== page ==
Tumor metastases to the pituitary gland are a rare complication of systemic cancer. We described a 64-year-old male with pituitary metastasis from bronchogenic adenocarcinoma. The patient had undergone the first course of chemotherapy and local radiotherapy for the lung cancer. However, he suffered from rapid onset of adrenal insufficiency accompanied by the sequentially progressive headache, blurred vision, polyuria, and polydipsia. The examination revealed the results of panhypopituitarism, bitemporal hemianopsia, and diabetes insipidus. Magnetic resonance image showed an intrasellar and suprasellar dumbbell-shaped mass. Metastatic bronchogenic adenocarcinoma was diagnosed by biopsy of the pituitary tumor. Metastatic tumors to the pituitary gland can mimic a nonfunctional pituitary adenoma or other sellar lesions in clinical presentation and imaging. The endoscopic transsphenoidal approach provides for minimal invasive surgery for tissue biopsy and decompression, and improves the quality of life in symptomatic patients.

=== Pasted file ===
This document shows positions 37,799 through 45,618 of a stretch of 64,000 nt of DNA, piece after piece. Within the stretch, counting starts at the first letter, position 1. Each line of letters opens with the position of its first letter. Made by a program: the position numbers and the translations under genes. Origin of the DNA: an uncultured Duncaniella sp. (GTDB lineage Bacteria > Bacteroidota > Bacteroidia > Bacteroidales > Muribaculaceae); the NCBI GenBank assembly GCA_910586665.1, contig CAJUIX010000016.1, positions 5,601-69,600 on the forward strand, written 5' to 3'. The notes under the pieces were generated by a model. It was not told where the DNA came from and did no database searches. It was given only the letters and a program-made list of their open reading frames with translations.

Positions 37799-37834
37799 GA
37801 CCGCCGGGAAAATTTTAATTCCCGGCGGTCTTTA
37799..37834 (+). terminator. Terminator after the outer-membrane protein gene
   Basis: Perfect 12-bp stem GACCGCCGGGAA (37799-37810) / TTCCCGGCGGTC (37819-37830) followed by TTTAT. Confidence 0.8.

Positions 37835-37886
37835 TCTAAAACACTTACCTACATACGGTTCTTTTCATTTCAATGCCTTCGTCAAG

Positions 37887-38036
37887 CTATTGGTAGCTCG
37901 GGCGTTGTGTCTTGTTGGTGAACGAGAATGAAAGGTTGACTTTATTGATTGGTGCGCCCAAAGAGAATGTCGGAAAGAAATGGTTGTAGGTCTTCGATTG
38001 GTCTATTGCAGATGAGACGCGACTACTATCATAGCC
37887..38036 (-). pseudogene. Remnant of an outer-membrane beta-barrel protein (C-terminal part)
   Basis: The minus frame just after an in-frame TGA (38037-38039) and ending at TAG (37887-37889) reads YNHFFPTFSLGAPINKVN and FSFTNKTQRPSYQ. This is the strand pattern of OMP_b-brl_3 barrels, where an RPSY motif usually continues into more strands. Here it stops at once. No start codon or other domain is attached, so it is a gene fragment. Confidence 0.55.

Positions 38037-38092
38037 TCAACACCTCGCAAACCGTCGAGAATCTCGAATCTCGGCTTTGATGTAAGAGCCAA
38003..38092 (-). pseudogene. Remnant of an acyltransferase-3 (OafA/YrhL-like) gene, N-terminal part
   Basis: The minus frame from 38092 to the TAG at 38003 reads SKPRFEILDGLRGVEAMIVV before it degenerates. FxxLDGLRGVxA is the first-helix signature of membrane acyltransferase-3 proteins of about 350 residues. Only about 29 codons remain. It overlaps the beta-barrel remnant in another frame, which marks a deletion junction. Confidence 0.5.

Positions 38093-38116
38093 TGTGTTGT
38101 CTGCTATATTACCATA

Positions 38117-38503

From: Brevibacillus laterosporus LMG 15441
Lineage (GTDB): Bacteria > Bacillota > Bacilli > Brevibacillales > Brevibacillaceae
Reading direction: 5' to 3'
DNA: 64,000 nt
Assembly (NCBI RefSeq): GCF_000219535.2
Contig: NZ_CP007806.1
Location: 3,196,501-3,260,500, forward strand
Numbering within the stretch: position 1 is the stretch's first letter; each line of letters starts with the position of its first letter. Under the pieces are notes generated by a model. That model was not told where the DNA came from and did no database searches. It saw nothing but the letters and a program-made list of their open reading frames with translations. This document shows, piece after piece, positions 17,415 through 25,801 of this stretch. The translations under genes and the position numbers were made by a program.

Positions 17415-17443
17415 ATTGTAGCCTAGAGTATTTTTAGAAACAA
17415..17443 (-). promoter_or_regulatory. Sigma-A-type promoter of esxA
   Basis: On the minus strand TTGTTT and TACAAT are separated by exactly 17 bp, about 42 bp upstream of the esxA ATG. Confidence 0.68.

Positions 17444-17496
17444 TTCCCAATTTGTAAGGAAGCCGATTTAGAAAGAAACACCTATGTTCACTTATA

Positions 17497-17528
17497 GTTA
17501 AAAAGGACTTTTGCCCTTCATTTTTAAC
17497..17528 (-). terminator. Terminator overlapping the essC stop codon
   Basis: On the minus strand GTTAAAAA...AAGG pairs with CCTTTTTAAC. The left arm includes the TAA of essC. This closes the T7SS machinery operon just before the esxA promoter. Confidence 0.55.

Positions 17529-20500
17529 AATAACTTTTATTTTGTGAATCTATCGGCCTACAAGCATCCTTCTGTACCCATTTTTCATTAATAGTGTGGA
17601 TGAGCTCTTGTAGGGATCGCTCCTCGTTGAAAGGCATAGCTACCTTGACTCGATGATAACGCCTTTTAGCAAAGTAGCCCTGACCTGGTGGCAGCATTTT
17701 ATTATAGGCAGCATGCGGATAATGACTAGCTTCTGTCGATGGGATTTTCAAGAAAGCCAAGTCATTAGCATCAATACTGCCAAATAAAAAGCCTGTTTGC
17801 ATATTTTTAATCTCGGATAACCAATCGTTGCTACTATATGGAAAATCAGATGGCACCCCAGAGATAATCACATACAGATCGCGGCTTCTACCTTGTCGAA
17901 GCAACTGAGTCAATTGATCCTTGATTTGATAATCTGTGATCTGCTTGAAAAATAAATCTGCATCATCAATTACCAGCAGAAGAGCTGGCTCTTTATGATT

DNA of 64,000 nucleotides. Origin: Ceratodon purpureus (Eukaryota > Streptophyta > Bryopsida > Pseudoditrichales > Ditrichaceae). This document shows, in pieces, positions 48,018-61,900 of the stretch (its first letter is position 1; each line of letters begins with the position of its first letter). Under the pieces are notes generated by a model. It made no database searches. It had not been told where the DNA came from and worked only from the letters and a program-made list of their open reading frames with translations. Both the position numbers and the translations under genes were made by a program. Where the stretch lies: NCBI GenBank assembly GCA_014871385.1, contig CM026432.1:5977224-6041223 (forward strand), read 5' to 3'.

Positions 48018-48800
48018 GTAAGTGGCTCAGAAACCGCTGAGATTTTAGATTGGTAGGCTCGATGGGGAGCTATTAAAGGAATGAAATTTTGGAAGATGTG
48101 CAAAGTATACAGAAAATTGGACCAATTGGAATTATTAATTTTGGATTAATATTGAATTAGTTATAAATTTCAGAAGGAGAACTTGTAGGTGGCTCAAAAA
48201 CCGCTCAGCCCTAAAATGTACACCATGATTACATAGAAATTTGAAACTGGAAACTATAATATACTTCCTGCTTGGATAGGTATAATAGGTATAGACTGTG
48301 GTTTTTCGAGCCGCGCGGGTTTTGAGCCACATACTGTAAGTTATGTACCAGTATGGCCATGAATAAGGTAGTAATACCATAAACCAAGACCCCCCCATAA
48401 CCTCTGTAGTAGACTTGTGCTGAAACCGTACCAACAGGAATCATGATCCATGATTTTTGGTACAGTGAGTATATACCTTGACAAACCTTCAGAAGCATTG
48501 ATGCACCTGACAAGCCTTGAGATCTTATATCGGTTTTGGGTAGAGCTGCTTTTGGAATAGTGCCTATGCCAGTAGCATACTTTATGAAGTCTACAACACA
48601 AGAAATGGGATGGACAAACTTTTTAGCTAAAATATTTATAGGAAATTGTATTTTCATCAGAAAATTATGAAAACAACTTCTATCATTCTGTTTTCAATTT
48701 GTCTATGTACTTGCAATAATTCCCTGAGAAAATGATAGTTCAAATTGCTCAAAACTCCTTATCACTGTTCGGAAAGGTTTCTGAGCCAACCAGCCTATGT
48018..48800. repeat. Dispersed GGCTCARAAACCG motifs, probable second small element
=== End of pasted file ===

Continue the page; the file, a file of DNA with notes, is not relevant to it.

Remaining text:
|Number of pages||4|
|Journal||Journal of Medical Sciences (Taiwan)|
|Publication status||Published - Jun 2005|
- Bronchogenic adenocarcinoma
- Pituitary gland metastasis
ASJC Scopus subject areas